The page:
The masthead lights began to creep through the night. When the captain reported that the ship was steady on the outbound course, Pandey ordered hard starboard rudder. He said, "Let me know your course every ten degrees. The answer came back shortly: "One-seven-zero, Pioneer One. The captain called the changing courses with tension in his voice. I got the impression he had not done this before. But Pandey was nonchalant.
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He gazed at silhouettes of sheds that were at the top of the beach. He sipped his tea. The radio said,. Pandey began talking about the Pilot's Aptitude Test that he had taken years before. He said, "It's a test for which you can appear only once in your lifetime. Either you have the aptitude to be a pilot or you don't, so it is a one-time course in a lifetime.
And very interesting On that test, using mechanical controls, Pandey had kept a dot within the confines of a 1. Now, using a hand-held radio, he was going to ram the Pioneer, a ship with a beam of seventy-five feet, into a plot on the beach merely ninety-eight feet wide. It was presumptuous of him, and he knew it.
I admired his cool. The lights of the ship grew closer. The radio said, "Two-three-zero. Ballasting is going on. The numbers counted up. At "three-one-zero," with the Pioneer now close offshore, Pandey finally showed some emotion. Raising his voice, he said, "Okay, make three-two-zero, steady her.
Okay, now you give maximum revolution, Captain! Give maximum revolution! I went down to the water's edge. The Pioneer came looming out of the darkness, thrashing the ocean's surface with its single screw, raising a large white bow wake as it rushed toward the beach. I could make out the figures of men peering forward from the bridge and the bow.
Now the sound of the bow wave, like that of a waterfall, drowned the drumming of the engine. A group of workers who had been standing nearby scattered to safety. I stayed where I was. Pandey joined me. The Pioneer kept coming.
The Ship Breakers Of Bangladesh
It was caught by an inshore current that carried it briefly to the side. Then the keel hit the bottom, and the ship drove hard onto the flooded beach, carried by its weight, slowing under full forward power until the rudder no longer functioned and the hull veered out of control and slid to a halt not a hundred yards from where we stood. Anchors the size of cars rattled down the sides and splashed into the shallows. The engine stopped, the lights switched off in succession from bow to stern, and abruptly the Pioneer lay dark and still.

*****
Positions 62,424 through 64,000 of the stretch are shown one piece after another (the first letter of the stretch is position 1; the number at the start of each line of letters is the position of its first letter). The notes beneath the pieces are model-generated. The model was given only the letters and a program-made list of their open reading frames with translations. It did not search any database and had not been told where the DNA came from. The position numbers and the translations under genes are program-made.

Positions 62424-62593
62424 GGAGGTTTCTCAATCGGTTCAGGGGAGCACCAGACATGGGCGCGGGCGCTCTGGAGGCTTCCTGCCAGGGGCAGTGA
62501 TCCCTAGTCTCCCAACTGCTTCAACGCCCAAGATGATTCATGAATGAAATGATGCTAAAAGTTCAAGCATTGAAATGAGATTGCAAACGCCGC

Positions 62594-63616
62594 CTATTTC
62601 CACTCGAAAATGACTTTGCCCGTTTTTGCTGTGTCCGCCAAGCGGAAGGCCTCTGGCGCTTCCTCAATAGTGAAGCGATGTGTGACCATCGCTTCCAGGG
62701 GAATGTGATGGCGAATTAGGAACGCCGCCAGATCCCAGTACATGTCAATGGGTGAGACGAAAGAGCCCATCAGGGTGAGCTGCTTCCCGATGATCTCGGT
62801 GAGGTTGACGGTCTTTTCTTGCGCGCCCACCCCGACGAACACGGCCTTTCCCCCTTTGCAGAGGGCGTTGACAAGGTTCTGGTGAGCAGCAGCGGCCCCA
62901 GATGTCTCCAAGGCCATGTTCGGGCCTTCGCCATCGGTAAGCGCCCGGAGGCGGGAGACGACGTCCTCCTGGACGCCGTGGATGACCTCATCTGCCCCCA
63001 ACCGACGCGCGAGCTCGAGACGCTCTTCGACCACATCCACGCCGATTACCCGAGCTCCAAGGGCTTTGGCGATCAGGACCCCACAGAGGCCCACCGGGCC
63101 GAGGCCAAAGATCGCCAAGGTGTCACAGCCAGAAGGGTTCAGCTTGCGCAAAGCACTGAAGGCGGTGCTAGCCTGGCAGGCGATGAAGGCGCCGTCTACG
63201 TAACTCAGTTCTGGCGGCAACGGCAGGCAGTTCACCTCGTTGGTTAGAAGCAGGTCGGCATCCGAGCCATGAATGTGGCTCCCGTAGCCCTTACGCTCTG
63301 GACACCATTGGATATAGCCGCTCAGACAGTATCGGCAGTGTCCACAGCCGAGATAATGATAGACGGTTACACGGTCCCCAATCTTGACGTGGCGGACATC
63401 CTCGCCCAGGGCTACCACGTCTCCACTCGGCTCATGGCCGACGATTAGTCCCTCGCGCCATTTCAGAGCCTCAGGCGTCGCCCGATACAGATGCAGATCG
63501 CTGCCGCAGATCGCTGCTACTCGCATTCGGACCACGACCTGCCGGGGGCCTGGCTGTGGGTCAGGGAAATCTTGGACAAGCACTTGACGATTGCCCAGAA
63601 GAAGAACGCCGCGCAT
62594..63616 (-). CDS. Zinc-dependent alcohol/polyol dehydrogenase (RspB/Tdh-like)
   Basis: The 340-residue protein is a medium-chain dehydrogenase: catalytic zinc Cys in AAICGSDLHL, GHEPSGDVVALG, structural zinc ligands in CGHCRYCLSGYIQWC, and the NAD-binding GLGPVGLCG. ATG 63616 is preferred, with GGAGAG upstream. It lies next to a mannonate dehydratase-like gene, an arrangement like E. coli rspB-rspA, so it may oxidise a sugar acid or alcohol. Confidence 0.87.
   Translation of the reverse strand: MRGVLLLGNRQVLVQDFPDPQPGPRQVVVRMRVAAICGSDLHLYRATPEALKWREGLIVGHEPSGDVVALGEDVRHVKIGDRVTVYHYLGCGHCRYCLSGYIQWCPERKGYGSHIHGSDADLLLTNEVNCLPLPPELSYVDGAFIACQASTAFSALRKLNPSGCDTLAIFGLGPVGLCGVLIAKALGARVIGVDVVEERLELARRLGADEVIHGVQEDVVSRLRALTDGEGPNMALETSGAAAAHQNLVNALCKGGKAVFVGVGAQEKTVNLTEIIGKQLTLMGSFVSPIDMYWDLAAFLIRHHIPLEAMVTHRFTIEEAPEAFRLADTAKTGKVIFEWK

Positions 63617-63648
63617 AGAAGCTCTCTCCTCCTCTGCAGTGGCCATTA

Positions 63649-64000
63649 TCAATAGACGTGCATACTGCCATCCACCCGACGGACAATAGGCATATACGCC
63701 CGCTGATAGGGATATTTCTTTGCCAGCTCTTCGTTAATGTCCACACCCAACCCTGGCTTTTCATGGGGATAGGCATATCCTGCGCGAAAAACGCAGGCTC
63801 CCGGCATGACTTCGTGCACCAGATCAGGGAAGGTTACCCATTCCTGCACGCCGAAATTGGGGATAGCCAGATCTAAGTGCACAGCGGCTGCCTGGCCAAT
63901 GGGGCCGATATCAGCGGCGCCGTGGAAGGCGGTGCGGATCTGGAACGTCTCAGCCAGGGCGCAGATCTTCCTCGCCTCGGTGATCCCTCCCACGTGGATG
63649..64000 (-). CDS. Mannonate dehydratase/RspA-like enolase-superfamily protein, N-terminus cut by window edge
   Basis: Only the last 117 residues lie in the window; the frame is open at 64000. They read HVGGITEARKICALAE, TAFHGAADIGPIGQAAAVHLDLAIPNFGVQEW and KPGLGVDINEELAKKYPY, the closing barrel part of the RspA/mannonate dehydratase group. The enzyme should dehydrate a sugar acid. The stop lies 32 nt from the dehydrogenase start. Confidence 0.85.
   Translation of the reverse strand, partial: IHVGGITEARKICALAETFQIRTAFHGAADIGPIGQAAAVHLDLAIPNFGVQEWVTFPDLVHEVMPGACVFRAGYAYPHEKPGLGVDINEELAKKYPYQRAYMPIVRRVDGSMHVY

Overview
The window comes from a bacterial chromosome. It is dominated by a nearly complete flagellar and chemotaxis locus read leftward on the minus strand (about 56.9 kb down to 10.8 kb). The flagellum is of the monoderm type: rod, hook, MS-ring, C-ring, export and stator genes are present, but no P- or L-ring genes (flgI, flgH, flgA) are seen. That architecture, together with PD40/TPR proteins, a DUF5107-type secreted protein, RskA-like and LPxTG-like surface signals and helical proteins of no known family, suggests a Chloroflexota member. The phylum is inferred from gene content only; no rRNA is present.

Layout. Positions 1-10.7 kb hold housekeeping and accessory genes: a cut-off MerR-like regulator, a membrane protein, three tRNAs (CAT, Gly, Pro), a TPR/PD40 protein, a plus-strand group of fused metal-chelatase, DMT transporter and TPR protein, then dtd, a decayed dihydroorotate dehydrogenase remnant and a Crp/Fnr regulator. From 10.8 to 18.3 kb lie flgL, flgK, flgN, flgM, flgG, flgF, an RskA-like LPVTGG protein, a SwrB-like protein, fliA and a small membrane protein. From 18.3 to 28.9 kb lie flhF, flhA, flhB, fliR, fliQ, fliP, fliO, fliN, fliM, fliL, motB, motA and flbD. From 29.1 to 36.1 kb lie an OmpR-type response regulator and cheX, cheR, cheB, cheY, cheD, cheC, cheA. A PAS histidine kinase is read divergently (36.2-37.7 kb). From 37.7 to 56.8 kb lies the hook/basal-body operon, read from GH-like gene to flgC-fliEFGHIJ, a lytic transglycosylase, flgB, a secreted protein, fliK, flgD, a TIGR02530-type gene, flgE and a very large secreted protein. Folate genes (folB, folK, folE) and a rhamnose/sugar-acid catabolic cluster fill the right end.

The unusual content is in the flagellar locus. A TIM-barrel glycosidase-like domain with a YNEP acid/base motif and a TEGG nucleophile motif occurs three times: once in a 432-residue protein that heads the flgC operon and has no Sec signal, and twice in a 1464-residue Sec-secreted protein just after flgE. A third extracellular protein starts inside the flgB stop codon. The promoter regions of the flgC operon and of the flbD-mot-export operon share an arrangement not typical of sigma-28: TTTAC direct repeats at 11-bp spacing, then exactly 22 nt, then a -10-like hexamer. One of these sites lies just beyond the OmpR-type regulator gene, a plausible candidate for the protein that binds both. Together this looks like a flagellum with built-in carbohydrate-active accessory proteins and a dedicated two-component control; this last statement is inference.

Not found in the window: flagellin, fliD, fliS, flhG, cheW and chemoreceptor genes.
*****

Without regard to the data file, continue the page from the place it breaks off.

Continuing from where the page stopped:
I know that a ship is an inanimate object, but I cannot deny that at that moment the Pioneer did die. It had been built in Japan in , and had wandered the world under various owners and names -- Cosmos Altair, Zephyrus, Bangkok Navee, Normar Pioneer. And now, as I stood watching from the beach, it became a ferrous corpse -- in Indian law as well as in practice no longer a ship but just a mass of imported steel. The seamen who lingered aboard, probing the dead passageways with their flashlight beams, were waiting for the tide to go out, so that they could lower a rope ladder, climb down the side, and walk away on dry ground.
The new owner would have his workers start cutting the corpse in the morning. I asked Pandey if he found this sad, and he answered emphatically that he did not. He was a powerful state official in a nation of powerful officials: he was the port officer of Alang, a man who rode in a chauffeured car with a state emblem on the hood, and it was important to him to appear rational at all times. But the truth, I thought later, might even be that he enjoyed these ship killings.
He told me that during his tenure he had personally directed every one -- altogether several thousand by now -- and he took me along to his next victim, a small cargo vessel also from the Caribbean, which he had already sent speeding toward its destruction. He was proud of his efficiency. He mentioned a personal record of seven ships in succession. He was Pandey the ace, a champion executioner. Then dawn spread across his gargantuan landscape -- Alang, in daylight barely recognizable as a beach, a narrow, smoke-choked industrial zone six miles long, where nearly ships stood side by side in progressive stages of dissection, yawning open to expose their cavernous holds, spilling their black innards onto the tidal flats, and submitting to the hands of 40, impoverished Indian workers.
A narrow, roughly paved frontage road ran along the top of the beach, parallel to the ocean. It was still quiet at dawn, although a few battered trucks had arrived early, and were positioning themselves now for the day's first loads of steel scrap. On the ocean side the frontage road was lined by the metal fences that defined the upper boundaries of the shipbreaking yards at Alang. The fences joined together into an irregular scrap-metal wall that ran intermittently for most of the beach, and above which the bows of ships rose in succession like giants emerging from the sea.